Your vehicle’s leather upholstery is best served by using a specific automotive leather conditioning product such as Weiman Leather Conditioner, Meguiar’s Gold Class Leather Cleaner, or Chemical Guys Leather Conditioner. When applied every three to six months, these leather conditioning products will keep your upholstery supple while also imparting some valuable UV protection. There are lots of options on the market when it comes to leather conditioners, from standalone products to ones that double as leather cleaning solutions. Available as creams, oils, and waxes, these leather conditioning products can rejuvenate your leather seats, restoring that showroom look for as little as $15 per bottle.

Dull It Down

UV radiation and the normal wear-and-tear that comes with constantly sliding in and out of the driver’s seat can cause some real issues over time, but there are also many more immediate threats to the integrity of your leather seats. Sharp objects like pocket knives, tools, and even keys can lead to punctures which can easily mar a vehicle’s interior, and if left untreated, these punctures can quickly turn into much larger, more unsightly problems.

We tend to think of leather as a particularly hardy material. While this might be true when it comes to the thick, rawhide leather used in boots, saddles, and the like, automotive leather is a different story. Chosen primarily for its soft, luxurious feel, automotive leather isn’t nearly as resistant to puncture damage, so it’s important to be mindful when transporting any sharp objects. Even things that might not seem very sharp, like the corner of a particularly heavy moving box, can easily puncture leather upholstery when a vehicle brakes or accelerates too quickly. Transport sharp objects in the trunk or on the floor of the vehicle, or lay down protective blankets if something needs to be placed directly on the seats themselves. Move pocket knives or other sharp accessories to a front pocket, or stow them away in the dashboard storage cubbies.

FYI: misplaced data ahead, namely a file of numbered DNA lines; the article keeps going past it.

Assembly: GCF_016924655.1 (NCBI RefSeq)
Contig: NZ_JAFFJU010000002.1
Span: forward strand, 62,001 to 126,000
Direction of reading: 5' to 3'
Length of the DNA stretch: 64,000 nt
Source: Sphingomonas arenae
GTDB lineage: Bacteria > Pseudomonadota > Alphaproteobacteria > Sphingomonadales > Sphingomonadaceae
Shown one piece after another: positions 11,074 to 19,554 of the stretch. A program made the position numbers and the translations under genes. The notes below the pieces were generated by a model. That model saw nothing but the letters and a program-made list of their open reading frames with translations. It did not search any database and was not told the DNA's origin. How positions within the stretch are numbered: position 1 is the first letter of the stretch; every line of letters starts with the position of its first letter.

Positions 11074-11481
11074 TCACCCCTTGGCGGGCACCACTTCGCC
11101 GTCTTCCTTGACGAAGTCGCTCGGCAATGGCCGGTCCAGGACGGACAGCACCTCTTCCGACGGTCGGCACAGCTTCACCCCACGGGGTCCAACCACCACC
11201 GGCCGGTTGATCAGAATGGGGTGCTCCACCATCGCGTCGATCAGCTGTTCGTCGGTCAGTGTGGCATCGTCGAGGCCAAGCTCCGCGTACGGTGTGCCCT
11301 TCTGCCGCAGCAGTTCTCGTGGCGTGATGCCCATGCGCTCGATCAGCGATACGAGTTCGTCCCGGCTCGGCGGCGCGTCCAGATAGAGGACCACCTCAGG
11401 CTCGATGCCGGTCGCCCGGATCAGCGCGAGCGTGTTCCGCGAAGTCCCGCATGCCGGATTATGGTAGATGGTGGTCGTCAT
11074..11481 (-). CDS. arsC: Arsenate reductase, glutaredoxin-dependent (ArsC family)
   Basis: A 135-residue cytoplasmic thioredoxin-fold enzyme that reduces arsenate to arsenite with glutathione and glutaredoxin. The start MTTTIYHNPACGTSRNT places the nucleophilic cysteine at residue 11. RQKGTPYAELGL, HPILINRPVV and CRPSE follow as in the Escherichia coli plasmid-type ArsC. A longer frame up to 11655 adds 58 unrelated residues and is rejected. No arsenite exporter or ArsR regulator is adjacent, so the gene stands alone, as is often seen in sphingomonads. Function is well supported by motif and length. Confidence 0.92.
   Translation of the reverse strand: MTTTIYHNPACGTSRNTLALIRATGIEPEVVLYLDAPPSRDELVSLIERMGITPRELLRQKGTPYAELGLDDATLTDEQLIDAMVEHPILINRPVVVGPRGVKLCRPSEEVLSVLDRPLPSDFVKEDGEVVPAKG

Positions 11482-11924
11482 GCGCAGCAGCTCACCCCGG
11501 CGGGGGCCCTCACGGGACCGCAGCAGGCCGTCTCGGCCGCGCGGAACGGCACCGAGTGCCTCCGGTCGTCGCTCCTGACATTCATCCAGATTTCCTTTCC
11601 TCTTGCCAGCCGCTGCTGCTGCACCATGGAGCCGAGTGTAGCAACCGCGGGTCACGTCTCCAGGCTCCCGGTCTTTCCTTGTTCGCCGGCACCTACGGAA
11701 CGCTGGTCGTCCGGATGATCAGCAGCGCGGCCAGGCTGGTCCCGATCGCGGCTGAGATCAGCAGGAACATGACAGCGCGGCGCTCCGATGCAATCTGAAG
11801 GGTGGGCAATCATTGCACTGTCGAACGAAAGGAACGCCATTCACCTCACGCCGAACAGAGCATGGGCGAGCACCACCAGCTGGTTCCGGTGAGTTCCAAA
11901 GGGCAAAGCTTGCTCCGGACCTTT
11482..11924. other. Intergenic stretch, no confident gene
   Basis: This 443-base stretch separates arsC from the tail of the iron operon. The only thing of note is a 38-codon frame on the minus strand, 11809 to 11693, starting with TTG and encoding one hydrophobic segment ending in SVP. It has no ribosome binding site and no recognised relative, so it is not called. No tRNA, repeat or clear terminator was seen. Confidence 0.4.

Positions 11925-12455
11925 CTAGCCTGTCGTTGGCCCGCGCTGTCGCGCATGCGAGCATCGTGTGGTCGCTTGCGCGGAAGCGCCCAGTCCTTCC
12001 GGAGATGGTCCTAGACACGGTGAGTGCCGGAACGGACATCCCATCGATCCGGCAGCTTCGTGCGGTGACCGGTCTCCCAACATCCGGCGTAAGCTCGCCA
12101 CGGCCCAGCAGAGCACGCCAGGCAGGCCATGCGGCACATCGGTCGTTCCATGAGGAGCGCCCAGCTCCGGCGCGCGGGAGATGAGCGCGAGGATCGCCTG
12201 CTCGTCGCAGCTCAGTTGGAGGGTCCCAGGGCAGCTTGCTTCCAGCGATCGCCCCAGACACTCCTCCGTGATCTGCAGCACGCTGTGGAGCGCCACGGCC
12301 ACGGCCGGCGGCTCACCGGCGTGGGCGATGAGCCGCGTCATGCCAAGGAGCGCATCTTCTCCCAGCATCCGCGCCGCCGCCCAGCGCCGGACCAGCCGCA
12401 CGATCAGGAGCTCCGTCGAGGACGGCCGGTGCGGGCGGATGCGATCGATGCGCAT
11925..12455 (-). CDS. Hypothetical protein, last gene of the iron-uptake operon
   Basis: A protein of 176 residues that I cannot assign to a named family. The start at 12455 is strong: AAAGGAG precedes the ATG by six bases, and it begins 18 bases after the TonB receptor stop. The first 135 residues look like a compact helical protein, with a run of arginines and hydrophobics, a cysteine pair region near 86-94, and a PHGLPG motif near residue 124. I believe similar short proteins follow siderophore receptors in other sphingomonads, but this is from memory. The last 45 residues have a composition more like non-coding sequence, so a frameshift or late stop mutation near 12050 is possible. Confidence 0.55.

Take Care to Make Your Leather Last

With a little preventative care, your leather upholstery can stay looking buttery soft for years to come. Sure, it takes a little planning and potentially a whole lot of time spent folding and unfolding a reflective sun visor, but it’s an investment that will pay off down the road, especially if you ever decide to sell or trade-in the vehicle. Well-maintained leather upholstery can add some serious curb appeal to any vehicle, lending an air of refinement and letting potential buyers know that the vehicle was well cared for over the course of its service life. If a rip, tear, or crack does happen, there are plenty of products out there that make repair leather repair a breeze, allowing drivers to bring lightly damaged seats back from the brink. If the damage is more extensive, a professional repair or full-on reupholstering might be in order, but again, consider the vehicle’s future use and value before making such an investment.